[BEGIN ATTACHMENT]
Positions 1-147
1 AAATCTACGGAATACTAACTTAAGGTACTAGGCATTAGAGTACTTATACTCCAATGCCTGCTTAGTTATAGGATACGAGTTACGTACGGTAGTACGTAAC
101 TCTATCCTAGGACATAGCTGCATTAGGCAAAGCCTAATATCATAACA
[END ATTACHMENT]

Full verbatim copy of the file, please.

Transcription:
Positions 1-147
1 AAATCTACGGAATACTAACTTAAGGTACTAGGCATTAGAGTACTTATACTCCAATGCCTGCTTAGTTATAGGATACGAGTTACGTACGGTAGTACGTAAC
101 TCTATCCTAGGACATAGCTGCATTAGGCAAAGCCTAATATCATAACA